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Last update: 2010 Bringing Smart Policies to Life The basics: AML/CFT for financial inclusion.

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Presentation on theme: "Last update: 2010 Bringing Smart Policies to Life The basics: AML/CFT for financial inclusion."— Presentation transcript:

1 Last update: 2010 Bringing Smart Policies to Life The basics: AML/CFT for financial inclusion

2 AML/CFT: Definition “International effort to bring integrity to financial systems, protecting them from criminal abuse.” Anti-Money Laundering (AML) Combating the Financing of Terrorism (CFT) standards set by the Financial Access Task Force (FATF) System integrity is a key ingredient to overall market stability and sustainability

3 AML/CFT: A barrier? Inappropriate implementation of AML/CFT regulations can play a role in excluding low income people from access to formal financial services Main challenge is typically the Know Your Customer (KYC) requirements But adherence to standards appropriately applied can help create confidence and sustainability in the system

4 AML/CFT: Regulators role Adopt laws that criminalize laundering the proceeds of crime and the provision of financial support to terrorists Provide clear instructions to entities, including on KYC requirements Ensure appropriate oversight of financial institutions – and other private sector actors – during implementation

5 AML/CFT: Industry role Identify customers, verify identities using reliable, independent source documents, data or other information about the person Obtain information on the purpose and nature of the financial relationship or transactions Maintain comprehensive records of customer information and transactions Monitor customer transactions and alert authorities to suspicious transactions

6 Policy Question: Appropriate response How to tailor AML/CFT measures to the domestic environment? Is it possible to take a service-based approach rather than an institution-based approach to regulate new offerings? How to ensure AML/CFT controls are proportionate to the prevailing or likely risks of crime?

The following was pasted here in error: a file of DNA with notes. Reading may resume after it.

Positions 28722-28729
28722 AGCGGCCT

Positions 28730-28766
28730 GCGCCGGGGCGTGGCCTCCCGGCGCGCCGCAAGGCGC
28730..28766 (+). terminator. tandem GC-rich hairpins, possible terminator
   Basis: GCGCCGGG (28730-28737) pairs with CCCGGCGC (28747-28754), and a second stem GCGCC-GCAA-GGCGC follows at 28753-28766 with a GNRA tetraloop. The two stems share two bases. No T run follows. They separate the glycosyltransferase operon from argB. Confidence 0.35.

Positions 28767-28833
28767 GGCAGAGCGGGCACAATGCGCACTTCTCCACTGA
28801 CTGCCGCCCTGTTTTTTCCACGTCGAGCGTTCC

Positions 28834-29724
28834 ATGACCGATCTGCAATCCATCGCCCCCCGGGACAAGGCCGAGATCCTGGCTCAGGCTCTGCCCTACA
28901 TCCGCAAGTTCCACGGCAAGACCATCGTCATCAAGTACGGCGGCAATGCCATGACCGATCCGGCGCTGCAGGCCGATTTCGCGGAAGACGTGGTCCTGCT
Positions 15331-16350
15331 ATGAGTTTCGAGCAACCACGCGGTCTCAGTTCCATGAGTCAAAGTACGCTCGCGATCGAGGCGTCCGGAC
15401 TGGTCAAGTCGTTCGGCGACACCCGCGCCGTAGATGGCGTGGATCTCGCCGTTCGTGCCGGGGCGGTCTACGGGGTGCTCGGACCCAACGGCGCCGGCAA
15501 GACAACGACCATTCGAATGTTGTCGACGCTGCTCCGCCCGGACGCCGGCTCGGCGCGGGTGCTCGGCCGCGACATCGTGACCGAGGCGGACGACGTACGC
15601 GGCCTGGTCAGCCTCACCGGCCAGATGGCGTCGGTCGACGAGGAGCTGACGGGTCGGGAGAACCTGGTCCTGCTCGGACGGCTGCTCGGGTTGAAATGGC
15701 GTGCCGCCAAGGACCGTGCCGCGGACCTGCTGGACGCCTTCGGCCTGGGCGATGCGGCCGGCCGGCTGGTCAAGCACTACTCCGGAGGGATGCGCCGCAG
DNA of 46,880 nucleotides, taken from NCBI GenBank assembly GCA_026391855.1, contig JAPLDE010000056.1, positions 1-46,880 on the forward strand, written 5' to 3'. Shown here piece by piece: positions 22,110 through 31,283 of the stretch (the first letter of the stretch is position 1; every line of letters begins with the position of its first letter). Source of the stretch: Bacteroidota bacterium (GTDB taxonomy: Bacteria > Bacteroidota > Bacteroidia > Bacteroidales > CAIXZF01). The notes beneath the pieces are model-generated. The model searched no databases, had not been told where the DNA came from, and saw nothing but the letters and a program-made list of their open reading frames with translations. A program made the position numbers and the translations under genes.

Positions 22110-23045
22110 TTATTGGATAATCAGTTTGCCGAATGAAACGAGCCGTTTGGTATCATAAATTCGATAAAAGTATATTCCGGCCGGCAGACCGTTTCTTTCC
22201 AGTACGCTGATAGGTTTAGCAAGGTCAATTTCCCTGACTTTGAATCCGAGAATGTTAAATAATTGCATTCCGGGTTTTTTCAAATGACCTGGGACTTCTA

7 Policy Question: Capacity How to create AML/CFT obligations that match public and private institutional abilities to meet, implement and supervise? How to phase in AML/CFT controls over time as capacity is built but in a way that does not hinder market development?

8 Policy Question: Capacity Can KYC function be outsourced by regulated institutions to other regulated institution or to authorized 3 rd party agen, especially in areas with no bank office?

9 KYC and mobile phone services FATF and WB advise: International AML standards already address mobile financial services vulnerabilities No need for new standards Offer great flexibility for low-risk transactions They claim current regulations often do not: Address full spectrum of entities (MNO’s) Provide clarity on licensing process Take advantage of the flexibility available

10 Example: KYC in Philippines Regulators recognize any of 18 different documents as acceptable forms of ID Philippines customers using G-Cash must register via their mobile phone or internet. They cannot withdraw or deposit until they undergo face-to-face Customer Due Diligence (CDD) at an accredited shop, partner or bank.

11 Example: Record Keeping in Malaysia FATF recommends mobile operators and other payment system providers keep CDRs similar to banks Maxis keeps records of transactions for active customers on an ongoing basis. If the account is terminated they archive the info for seven years.

12 Example: Reporting obligations Hong Kong and Macao MNO’s are considered reporting entities under the AML/CFT regime – same as financial institutions MNO’s report suspicious transactions to authorities, including the channel used and whether it was mobile

13 Thank you! © Alliance for Financial Inclusion 2010

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